In some embodiments, the small molecule linker is a glycerol or glycerol homologue HO- (CH 2 ) o -CH (OH)-(CH 2 ) p -OH, wherein o and p are independently from 1 to about A glycerol or glycerol homolog represented by 6, 1 to about 4, or an integer from 1 to about 3. In some embodiments, the small molecule linker is a derivative of 1,3-diamino-2-hydroxypropane. Some such derivatives have the formula HO- (CH 2 ) m -C (O, wherein m is an integer from 0 to about 10, 0 to about 6, 2 to about 6 or 2 to about 4. ) NH-CH 2 -CH (OH ) -CH 2 -NHC (O) - with a (CH 2) m -OH.

  Some non-nucleotide linkers allow the attachment of two or more oligonucleotides according to the present invention, as schematically depicted in FIG. For example, glycerol, a small molecule linker, has three hydroxyl groups to which oligonucleotides may be covalently linked. Therefore, some immunomers comprise two or more oligonucleotides with non-nucleotide linkers attached to their 3 ′ ends according to the present invention. Some such immunomers include at least two immunostimulatory oligonucleotides each having an accessible 5 'end.

  The immunomer of the present invention may be synthesized for convenience using an automatic synthesizer or a phosphoramidite method as schematically illustrated in FIGS. 5 and 6 and further as described in the examples. . In some embodiments, the immunomers are synthesized by a linear synthesis method (see FIG. 5). As used herein, “linear synthesis” refers to a synthesis that starts from one end of an immunomer and proceeds linearly to the other end. Linear synthesis is permitted to incorporate any monomer units that are not identical or identical (in terms of length, base composition, and / or chemical modification involved) into the immunomer.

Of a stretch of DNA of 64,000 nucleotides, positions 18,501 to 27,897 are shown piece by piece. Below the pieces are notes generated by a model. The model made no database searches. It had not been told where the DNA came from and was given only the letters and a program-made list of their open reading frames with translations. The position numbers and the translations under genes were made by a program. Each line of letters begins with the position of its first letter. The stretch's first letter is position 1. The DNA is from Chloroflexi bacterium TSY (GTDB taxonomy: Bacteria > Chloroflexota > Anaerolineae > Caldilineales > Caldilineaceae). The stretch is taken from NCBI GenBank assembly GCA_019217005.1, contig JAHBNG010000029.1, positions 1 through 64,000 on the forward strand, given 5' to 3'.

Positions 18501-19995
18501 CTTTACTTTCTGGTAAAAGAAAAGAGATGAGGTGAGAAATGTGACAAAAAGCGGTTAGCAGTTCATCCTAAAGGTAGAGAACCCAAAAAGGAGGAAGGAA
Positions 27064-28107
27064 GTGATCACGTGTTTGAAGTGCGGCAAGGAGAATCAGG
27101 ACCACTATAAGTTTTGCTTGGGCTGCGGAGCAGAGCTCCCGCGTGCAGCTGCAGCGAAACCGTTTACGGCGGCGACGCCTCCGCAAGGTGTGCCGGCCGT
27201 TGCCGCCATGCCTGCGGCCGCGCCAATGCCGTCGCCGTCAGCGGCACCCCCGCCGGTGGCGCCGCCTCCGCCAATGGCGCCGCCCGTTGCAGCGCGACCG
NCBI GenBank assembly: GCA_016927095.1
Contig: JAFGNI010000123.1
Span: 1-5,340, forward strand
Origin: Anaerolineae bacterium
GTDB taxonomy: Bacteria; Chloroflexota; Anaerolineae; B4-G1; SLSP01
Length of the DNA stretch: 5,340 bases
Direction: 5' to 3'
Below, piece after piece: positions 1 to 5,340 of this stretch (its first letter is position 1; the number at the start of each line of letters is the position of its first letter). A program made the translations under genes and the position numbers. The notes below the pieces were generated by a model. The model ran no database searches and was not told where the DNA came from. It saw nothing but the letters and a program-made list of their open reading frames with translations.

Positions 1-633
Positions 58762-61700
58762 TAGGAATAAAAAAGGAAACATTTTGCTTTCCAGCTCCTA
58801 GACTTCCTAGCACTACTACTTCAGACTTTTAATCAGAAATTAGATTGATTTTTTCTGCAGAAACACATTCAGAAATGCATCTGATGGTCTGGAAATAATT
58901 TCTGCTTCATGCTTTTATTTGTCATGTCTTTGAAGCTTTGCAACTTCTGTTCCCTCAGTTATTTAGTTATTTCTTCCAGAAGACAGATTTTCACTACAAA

An alternative to synthesis is “parallel synthesis” where synthesis proceeds outward from the central linker moiety (see FIG. 6). As described in U.S. Patent No. 5,912,332, a solid support attached to a linker is used for parallel synthesis. A common solid support (such as a phosphate bound to a gap glass support) can be used.

  Immunomer parallel synthesis has several advantages over linear synthesis: (1) Parallel synthesis allows the incorporation of identical monomer units; (2) Both (or all), unlike linear synthesis Since the monomer units are synthesized simultaneously, the number of synthesis steps and the time required for synthesis are the same as that of the monomer units; and (3) the reduction of the synthesis steps improves the purity and yield of the final immunomer product.

  As the phosphoramidite supplier recommends when the modified nucleoside is incorporated, the immunomer may be conveniently deprotected with concentrated ammonia solution at the end of the synthesis by either linear or parallel synthesis protocol. The immunomeric product is preferably purified by reverse phase HPLC, detritylated, desalted and dialyzed.

  Table 4 shows representative immunomers according to the present invention. Other immunomers are described in the examples.